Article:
Flexulator

Flexulator Logo

A couple of years ago I was learning Flexbox and Grid for web page layouts. Both standards have changed front end development for the better and modernized the tools front end devs so badly needed.

While learning flexbox, I got inspired to build Flexulator a handy tool that visually illustrates how the spacing algorithm works. I decided to update the website with an improved look and refactor the spaghetti code.

In this post I'll cover some javascript refactoring, build tooling process, some UI/UX improvements and how to stay motivated while working on a side-project.

Inspiration

Flexbox's spacing algorithm isn't intuitive when you are first learning, but several CSS experts have written great articles explaining the math behind how it works.

Firefox Dev Tools inspired the look and feel, I cold copied styles and colors to give the site the look and feel of aweb tool. It only makes sense, the Firefox Developer Edition really best Chrome's dev tools when it comes to Grid and Flexbox. Check out how they designed the Flexbox inspector.

Improvements

The first version was a 500 line spaghetti code mess of code that worked, but it needed improvements. The UI was good, I got a lot of compliments.

  • Calling 10+ functions that loop over the same elements and update their text fields. Could be improved with first reading, calculating and then writing to the DOM.
  • Lack of code design, which is fine but would help in keeping the calculations easier to write. Will write tests next refactor sometime in 2022 :=)
  • An explanation of each formula value.
  • A easy way to get the calculator into a grow and shrink "mode". User has to manually change values to trigger shrink condition.
  • Any performance boost's for a faster page load.

Workflow

Side projects require evenings and weekends, will requires a workflow that optimizes for small wins and incremental progress. Time contraints force you to be more intentional and specific on with your work.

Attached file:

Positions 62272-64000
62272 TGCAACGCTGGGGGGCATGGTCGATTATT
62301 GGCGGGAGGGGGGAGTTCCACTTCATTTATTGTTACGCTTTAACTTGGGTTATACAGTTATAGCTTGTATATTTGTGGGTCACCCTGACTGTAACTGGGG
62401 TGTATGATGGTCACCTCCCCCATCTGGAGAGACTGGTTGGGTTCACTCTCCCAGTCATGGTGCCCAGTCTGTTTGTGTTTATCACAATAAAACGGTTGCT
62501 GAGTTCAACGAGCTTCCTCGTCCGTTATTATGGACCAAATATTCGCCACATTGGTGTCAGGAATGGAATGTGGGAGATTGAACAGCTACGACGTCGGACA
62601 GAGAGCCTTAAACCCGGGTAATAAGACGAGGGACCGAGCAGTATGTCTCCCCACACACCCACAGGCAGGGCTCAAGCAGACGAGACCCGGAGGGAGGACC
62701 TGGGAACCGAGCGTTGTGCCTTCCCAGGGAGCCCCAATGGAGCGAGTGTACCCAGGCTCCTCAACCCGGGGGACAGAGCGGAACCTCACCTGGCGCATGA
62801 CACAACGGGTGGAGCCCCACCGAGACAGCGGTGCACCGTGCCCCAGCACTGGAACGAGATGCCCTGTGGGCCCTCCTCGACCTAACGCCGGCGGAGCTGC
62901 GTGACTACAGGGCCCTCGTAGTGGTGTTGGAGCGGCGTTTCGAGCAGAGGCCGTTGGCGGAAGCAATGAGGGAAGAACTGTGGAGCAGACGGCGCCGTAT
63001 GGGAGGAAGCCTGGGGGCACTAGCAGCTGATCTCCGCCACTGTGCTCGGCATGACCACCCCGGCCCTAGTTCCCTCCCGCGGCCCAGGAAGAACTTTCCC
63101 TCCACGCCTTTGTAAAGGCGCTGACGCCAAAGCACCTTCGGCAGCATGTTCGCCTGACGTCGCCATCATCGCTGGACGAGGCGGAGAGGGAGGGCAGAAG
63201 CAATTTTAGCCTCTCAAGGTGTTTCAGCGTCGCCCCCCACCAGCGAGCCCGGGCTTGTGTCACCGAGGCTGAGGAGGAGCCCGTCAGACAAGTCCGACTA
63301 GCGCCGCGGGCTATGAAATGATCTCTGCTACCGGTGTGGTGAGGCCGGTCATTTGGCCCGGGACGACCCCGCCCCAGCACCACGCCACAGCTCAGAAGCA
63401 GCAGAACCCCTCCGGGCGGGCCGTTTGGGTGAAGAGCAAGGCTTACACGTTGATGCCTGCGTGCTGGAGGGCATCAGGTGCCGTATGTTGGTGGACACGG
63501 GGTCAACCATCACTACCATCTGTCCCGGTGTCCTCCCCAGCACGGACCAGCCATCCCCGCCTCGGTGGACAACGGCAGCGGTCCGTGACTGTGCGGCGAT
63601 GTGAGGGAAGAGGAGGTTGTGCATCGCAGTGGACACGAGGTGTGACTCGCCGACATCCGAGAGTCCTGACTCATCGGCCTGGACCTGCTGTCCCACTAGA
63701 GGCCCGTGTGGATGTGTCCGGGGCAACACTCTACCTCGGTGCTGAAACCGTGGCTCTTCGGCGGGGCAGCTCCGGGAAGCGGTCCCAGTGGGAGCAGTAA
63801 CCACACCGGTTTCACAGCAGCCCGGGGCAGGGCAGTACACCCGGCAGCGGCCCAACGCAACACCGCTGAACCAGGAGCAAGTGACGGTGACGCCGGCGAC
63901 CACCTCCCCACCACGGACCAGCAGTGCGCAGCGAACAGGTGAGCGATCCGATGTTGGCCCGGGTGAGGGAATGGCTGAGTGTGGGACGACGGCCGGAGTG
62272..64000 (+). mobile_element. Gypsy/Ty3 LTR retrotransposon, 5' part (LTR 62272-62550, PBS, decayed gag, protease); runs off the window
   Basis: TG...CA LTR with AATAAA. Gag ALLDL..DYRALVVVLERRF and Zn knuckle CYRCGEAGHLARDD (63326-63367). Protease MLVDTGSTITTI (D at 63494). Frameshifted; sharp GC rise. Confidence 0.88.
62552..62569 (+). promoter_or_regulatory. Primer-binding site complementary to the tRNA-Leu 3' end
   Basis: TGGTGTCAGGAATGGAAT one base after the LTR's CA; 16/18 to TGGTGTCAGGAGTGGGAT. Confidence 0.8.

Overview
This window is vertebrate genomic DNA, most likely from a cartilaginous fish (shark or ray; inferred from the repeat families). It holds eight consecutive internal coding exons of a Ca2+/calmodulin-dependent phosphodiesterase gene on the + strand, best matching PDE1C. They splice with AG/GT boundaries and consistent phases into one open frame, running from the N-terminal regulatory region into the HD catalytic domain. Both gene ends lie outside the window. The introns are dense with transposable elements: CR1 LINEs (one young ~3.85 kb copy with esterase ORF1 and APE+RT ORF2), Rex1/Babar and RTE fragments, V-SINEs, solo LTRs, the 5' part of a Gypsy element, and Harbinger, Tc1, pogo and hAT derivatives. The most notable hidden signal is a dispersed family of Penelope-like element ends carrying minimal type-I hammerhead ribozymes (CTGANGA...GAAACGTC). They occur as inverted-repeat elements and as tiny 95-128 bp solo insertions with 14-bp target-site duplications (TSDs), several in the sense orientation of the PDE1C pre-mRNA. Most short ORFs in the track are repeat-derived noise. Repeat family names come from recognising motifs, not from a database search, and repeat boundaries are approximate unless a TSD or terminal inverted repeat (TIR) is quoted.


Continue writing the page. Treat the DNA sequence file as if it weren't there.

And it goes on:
I use Github Issues, Milestones and Kanban Board to break down features into smaller tasks which are easily tracked. I use these tools like a Trello board, referencing articles and stackoverflow posts for each issue/card as well keeping checklists of all the steps required to complete the task. If you keep track of each work session and document it, you'll see how much work goes into a "simple" component of a feature. This is crucial for learning and planning your next side-project, if that's your thing.

Having worked on agile teams as a test analyst, we were required to track our progress on our current iteration cards. It built a habit of keeping a history, very helpful for many reasons like proving that you actually do work at your job. Unlike working on an agile team, side projects are full of unknowns as you start to build it. You realize things will require more time as you need to learn about a technology, research the numerous possible approaches and try out several failed attempts.

Github Issues

Quantifying Work

Milestones are great for breaking down your project into bigger chunks and then further decomposed into issues. Quantifying your work will wrap your head around the problem. Maybe you want to learn a new technology paired with skills you have picked up. Planning this out will help you stay on course when you get lost in the weeds and frustrated. Maintaining that big picture can maintain motivation and provide clarity.

Most of my efforts will be refactoring the javascript and making some design changes. Here is a table of all the UI elements that will require new code.

UITotalDesc
Events3resize, add, remove
Shrink Fields14text fields
Grow Fields10text fields